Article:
Around 140 million years ago-the land mass of Antarctica was joined to Australia, India, Africa and South America, making up the supercontinent of Gondwana, in which offshore New Zealand was a part of the continental shelf.
It contains two distinct sections-the ancient continental shield of East Antarctica and the more recent rock of West Antarctica, divided by the Transantarctic Mountains. Much of this land is buried beneath about 30 million cubic km (18,630,000 cubic miles) of ice-in some places greater than 4500 m (14,765 feet) thick and lacks any life larger than bacteria or algae.
In East Antarctica the ice is so heavy that it has depressed the land by about 1000 m (3280 feet) so that in places where the ice has melted uplift occurs. This can be seen in the Australian sector most spectacularly at the Vesrfold Hills at Davis Station where arms of the sea had become trapped by uplift to form lakes that, depending on the amount of inflow, extend from freshwater to salinity up to nine times that of seawater.
One of these, Deep Lake, it so salty it remains liquid even in midwinter. Most of the Antarctic coastline consists of icecliffs or glaciers and includes the 200 km (125 mile) wide Amery Ice Shelf, the seaward extension of the Lambert Glacier.
This glacier, at 400 km (250 miles) long and more than 40 km (25 miles) wide and draining one million sq. km (385,000 sq. miles), is the largest in the world. Generally, the ice slopes back from the sea to the height of the Antarctic plateau at 4100 m (13,450 feet).
Antarctica is the highest continent on Earth, and averages 2300 m (7550 feet), way over Australia’s average of 340 m (1115 feet) to get the idea. The highest exposed land in Antarctica is outside the Australian sector at Vinson Massif (5140 mt).
Subantarctic Heard Island lies on the world’s largest marine plateau. An active volcano, its glaciers extend from its highest point, Mawson Peak, to sea level so that an amazing 80 percent of the land is ice-covered.
Further to the east lies Macquarie Island, which rises to 425 m (1400 feet). It is oceanic in origin, part of a system of trenches and ridges called the Macquarie Ridge Complex. This island arose with the uplifting of a block of ocean-floor material that was subsequently reshaped by erosion, sea level changes and periglacial action. The degree of glaciation on the island in the past, if any, is still being debated bur there are no present-day glaciers on the island.
Weather and climate
As well as being the highest continent, Antarctica is also the driest (although it contains 90 per cent of the world’s fresh water, the snow accumulation on the plateau is only about 50 mm (2 inches) water equivalent per year), coldest (the lowest temperature recorded in the Australian Antarctic Territory at Vosrok is also a world record at -89.6°C (-129°F) and windiest (at Commonwealth Bay in 1912-13 Mawson recorded winds averaging greater than 65 km ( 40 miles) per hour for over 60 per cent of the time).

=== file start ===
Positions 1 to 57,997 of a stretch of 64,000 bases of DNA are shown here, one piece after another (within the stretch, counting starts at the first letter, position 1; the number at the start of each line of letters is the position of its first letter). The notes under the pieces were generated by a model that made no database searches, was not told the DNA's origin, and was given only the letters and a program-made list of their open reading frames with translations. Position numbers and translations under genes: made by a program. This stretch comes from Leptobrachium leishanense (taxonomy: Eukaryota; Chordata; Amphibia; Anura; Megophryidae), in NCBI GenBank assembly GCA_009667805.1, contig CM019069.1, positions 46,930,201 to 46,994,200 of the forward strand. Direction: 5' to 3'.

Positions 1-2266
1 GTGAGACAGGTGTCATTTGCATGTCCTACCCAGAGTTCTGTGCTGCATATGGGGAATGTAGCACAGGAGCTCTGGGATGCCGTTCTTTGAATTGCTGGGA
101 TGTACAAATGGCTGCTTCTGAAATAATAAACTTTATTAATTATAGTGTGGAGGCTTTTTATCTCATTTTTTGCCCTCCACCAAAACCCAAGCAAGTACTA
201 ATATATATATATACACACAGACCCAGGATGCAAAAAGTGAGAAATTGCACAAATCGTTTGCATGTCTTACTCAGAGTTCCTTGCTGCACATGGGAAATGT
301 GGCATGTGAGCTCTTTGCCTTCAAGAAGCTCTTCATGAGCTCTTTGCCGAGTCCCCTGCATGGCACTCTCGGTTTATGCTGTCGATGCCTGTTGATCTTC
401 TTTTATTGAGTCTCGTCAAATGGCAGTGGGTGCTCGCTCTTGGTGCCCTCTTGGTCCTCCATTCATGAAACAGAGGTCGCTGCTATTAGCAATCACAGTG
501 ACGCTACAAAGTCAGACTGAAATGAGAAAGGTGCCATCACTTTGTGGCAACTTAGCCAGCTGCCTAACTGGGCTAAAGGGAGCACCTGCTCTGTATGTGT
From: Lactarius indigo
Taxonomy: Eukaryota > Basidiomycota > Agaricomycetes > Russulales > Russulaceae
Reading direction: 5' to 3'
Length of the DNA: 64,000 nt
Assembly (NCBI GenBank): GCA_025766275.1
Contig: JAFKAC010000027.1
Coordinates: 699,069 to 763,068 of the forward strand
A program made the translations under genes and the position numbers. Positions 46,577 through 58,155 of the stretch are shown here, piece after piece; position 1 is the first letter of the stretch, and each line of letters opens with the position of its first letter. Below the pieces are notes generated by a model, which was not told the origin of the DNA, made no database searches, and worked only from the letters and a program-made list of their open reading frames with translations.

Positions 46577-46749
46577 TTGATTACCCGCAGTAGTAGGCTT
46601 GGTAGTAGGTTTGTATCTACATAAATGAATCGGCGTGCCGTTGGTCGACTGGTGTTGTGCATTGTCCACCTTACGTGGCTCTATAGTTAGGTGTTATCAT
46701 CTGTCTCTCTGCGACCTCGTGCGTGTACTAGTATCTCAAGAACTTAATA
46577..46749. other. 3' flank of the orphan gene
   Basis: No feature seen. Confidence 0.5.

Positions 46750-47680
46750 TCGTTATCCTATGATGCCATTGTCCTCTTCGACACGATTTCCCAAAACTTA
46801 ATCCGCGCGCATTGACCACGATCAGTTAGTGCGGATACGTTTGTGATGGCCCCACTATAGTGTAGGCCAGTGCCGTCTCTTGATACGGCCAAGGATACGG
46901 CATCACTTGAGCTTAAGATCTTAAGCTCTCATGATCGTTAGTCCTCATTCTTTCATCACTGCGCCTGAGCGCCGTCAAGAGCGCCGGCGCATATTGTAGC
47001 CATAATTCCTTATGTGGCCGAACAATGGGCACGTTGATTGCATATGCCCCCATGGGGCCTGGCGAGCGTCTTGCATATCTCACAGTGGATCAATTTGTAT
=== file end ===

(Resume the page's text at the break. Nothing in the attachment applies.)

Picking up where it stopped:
Antarctica is not just subject to the weather, it dominates it, helping to generate the circling low pressure systems that bring westerly winds and precipitation to both the Subantarcric islands and the southern Australian mainland and finally dissipate at about 60°S. On the coast the temperatures average -15°C to -30°C (5°F to -22°F) in winter and about freezing point in summer. Temperatures inland in the winter months may average as low as -70°C (-94°F).
Where the cold Antarctic waters meet the waters subtropical waters at an area known as the Antarctic Convergence, the water temperature drops from 4°C to 2°C (39°F to 36°F) in just 250 km (155 miles).
The Convergence passes to the north of Heard Island but to the south of Macquarie Island so that Heard Island has snow to sea level for three months of the year whereas the snow falling in Macquarie Island is ephemeral. Average temperatures on 1 and Island at sea level in the coolest and warmest month are -1.5°C and 3.5°C (29°F and 38°F), whereas on Macquarie Island they are 3.5°C (38°F) in the coolest month to 7°C (45°F) in the summer.
Although the combination of cold and dryness in Antarctica is generally inimical to life, lichens, which are able to function at low temperatures with low light and water levels, can be found on rocks within 400 km (250 miles) of the South Pole and in the Vesrfold Hills, where high salinity is added to cold and dryness, algae may even grow under pieces of quartz where sufficient sunlight for photosynthesis is transmitted through the rock.
The most common plants that occur in Antarctica are mosses and lichens but there is a species of grass (Deschampsia antarctica) and a pearlwort (Colobantbus quitensis) that are found in the Antarctic Peninsula region.
By contrast, both Heard and Macquarie Islands are comparatively blooming. Although both islands arc approximately the same size, Heard Island has less area available for plant growth as only 20 per cent of the land surface is free from glaciers and it is subject to a harsher environment. There are about 42 species of moss, 40-50 lichens, about 20 liverworts and 11 species of vascular plants (mostly grasses).
As well, there is Acaena with its well-known barbed seeds, a species of buttercup (Ranunculus crassipes), Kerguelen cabbage (Pringlea anticorbutica, which is a member of the same family as domestic cabbage), used in the past as a remedy against scurvy by scalers, while a major colonising species found inland is Azorella, a species of cushion plant. Plants thrive more readily on Macquarie Island, which has 45 native vascular planes and another three species that have been introduced by humans.